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    What Is A Resident’s Flight Zone?

    An upper view of a pig with a circle around them demonstrating their flight zone.

    If you are caring for animal residents, especially those who are new to the sanctuary, unaccustomed to humans, have previously had negative experiences with humans, or have personalities that desire their own space, understanding what the flight zone is and how to appropriately navigate it can help you build a good relationship with residents and help ensure they feel comfortable and safe. Each interaction you have with a resident is an opportunity to build trust and a sense of safety. Negative experiences, even unintentional, are remembered and can affect how the resident perceives a particular caregiver, volunteer, or even humans in general. Things like medical care, transportation, and moving into a new space are often stressful for animals, so developing a good relationship with residents is important to ensure that their overall feelings are ones of safety and comfort. While positive reinforcement learning, gradual introduction to new things, and taking things slow are all helpful when it comes to making residents feel safe, learning about flight zones and how to best approach residents can go a long way in promoting positive experiences for residents in all interactions.

    What Is A Flight Zone?

    In the simplest terms, a flight zone, also called a flight distance, is a nonhuman animal’s personal space. How close can someone get to you before you take a step back? This likely varies depending on the relationship you have with that person (close friend, coworker, stranger, grandparent, and so forth), your personal experiences and preferences, your personality, and even your cultural experiences. Nonhuman animals also have levels of comfort surrounding space with humans! The flight zone is the space around an animal where they become uncomfortable and will move away when that boundary is crossed.

    Different species may have different general flight zones. This might be most clearly demonstrated in examples between wildlife and domesticated species, where wildlife tends to have a much larger flight zone. Consider wild rabbits versus domesticated rabbits in this instance. However, domesticated animals also have a flight zone, even if smaller. Their history with humans can also play a large part in their comfort levels around humans, affecting their flight zone. And, since everyone is an individual, some residents may just have personalities or temperaments that tend to prefer more distance between them and humans. Let’s take a closer look at factors that may affect the size of someone’s flight zone:

    Factors That May Affect Flight Zones


    It is important to have a thorough understanding of the species you are working with and, when possible, information on their past experiences, behaviors, and personalities. A resident’s flight zone may increase or decrease based on how a caregiver approaches them. It is important to learn about the vision of the species you are caring for in order not to approach their blind spots. Approaching in someone’s blind spot may surprise them when they notice you, causing them to move away quickly. Overly direct approaches can also make some feel uncomfortable. It’s important to approach a resident where they can see you and attempt to make your way closer in a calm manner. Avoid sudden movements and speak quietly. The swiftness of the approach can also affect someone’s flight distance. Rushing can make someone feel threatened.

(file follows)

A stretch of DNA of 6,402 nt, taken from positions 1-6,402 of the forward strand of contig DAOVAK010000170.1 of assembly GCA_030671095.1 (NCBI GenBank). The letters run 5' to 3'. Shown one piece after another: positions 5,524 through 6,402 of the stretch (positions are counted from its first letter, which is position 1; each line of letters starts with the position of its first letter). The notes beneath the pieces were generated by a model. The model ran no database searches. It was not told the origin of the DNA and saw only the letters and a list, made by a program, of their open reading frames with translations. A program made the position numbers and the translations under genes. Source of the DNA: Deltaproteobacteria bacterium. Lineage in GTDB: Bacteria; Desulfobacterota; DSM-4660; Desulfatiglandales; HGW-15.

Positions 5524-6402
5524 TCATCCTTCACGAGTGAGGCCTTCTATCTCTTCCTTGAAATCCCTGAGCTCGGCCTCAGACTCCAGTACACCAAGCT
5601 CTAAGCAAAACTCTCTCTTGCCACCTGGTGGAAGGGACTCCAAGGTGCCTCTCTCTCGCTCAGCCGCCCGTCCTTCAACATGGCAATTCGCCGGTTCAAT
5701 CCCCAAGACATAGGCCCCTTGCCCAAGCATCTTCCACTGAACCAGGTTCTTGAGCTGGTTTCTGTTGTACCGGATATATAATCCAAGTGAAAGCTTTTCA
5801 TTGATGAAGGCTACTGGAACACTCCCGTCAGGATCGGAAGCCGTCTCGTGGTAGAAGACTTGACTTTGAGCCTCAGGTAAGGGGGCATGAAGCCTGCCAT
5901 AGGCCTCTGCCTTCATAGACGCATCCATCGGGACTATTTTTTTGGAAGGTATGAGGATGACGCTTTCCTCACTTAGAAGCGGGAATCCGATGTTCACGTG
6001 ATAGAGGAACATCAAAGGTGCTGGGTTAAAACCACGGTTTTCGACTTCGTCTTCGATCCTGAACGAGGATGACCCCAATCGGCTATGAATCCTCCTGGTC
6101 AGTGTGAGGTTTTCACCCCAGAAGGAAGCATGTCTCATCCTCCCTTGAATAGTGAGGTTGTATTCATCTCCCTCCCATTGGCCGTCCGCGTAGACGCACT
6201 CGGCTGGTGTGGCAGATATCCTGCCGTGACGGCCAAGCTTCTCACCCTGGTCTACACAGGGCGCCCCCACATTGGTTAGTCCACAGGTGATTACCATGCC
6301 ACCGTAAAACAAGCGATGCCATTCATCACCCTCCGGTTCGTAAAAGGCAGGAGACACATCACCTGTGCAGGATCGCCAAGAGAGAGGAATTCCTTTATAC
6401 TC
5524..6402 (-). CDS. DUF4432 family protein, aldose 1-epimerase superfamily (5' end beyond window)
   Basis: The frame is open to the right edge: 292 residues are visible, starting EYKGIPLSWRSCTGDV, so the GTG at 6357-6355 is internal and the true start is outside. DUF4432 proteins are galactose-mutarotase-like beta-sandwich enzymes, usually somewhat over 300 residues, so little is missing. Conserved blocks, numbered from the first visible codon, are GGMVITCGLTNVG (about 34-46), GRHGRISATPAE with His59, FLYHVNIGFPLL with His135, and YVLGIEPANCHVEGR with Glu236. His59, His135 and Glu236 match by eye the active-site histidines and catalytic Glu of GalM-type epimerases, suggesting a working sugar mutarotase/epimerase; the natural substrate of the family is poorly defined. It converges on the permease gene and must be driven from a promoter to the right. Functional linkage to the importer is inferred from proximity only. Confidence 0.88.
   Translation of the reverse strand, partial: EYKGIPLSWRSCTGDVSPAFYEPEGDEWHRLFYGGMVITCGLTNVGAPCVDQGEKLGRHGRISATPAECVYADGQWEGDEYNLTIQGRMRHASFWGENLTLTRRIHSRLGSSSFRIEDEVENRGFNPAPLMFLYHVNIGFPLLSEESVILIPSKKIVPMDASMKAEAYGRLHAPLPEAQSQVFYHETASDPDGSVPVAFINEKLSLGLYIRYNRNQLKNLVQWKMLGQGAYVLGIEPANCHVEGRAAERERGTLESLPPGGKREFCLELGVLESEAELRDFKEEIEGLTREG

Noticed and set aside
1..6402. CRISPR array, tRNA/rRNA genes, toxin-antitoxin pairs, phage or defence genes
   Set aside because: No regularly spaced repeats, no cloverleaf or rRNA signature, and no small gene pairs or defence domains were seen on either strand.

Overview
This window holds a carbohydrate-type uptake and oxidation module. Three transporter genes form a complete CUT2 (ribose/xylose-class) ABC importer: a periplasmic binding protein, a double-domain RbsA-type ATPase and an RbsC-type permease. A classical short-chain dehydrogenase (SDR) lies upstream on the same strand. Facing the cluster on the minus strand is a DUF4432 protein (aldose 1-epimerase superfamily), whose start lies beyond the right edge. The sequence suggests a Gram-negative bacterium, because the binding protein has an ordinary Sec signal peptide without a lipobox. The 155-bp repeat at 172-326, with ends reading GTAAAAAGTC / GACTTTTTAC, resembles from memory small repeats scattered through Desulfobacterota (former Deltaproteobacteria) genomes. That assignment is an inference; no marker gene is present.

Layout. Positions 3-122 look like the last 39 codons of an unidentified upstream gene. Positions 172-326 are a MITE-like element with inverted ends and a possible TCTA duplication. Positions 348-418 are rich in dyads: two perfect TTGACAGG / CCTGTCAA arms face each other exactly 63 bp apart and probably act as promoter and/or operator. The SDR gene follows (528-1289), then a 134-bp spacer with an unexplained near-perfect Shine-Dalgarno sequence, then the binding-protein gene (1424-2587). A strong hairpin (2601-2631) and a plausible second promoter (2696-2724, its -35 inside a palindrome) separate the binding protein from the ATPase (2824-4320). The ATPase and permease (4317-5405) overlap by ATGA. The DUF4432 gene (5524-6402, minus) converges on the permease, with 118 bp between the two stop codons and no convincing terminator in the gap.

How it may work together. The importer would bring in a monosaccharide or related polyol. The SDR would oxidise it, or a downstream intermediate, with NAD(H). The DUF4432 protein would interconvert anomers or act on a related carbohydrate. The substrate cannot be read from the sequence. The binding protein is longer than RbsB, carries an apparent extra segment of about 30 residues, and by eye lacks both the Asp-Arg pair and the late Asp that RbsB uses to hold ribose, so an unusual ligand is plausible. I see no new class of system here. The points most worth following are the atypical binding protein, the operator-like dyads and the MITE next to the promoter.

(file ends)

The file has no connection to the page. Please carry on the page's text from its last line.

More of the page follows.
Range Of Vision

    Different animals have different ranges of vision, blind spots, and depth perception. This can all play a part in the size of their flight zone. Animals who graze generally have a wide range of vision, which allows them to see potential threats. For example, horses (and a number of other species) have binocular vision in front of them and peripheral monocular vision, creating a wide range of peripheral vision but lacking depth perception. This means they can easily detect movement but can’t always readily tell quite how far away the movement is. Horses also have a blind spot directly behind them and directly in front of their nose. This is important to know in order to avoid approaching them in their blind spots which are likely to startle them. Additionally, when it comes to fight or flight, horses generally choose flight. If cornered, a horse may panic and run right over the top of the human in their path. Be sure to understand the range of vision and normal behaviors of each species you care for so you can better understand their flight zones and act appropriately. If a resident has loss of vision, they may feel vulnerable and nervous and their flight zone might be more affected by sounds. 


    Residents who are deaf or hard of hearing may be more easily startled. Their flight zone may seem smaller if they can’t hear you approach and you are out of sight, but you may frighten them more easily and must take this into consideration. You don’t want to startle them and cause them to feel nervous. 

    Time Of Day

    If you have a daily afternoon routine with Timothy the goat, who has required daily care of an abscessed hoof, you may find that Timothy’s flight zone increases in the afternoon. There are many other instances where expected routines and schedules can influence a resident’s flight zone.

    Known Negative Objects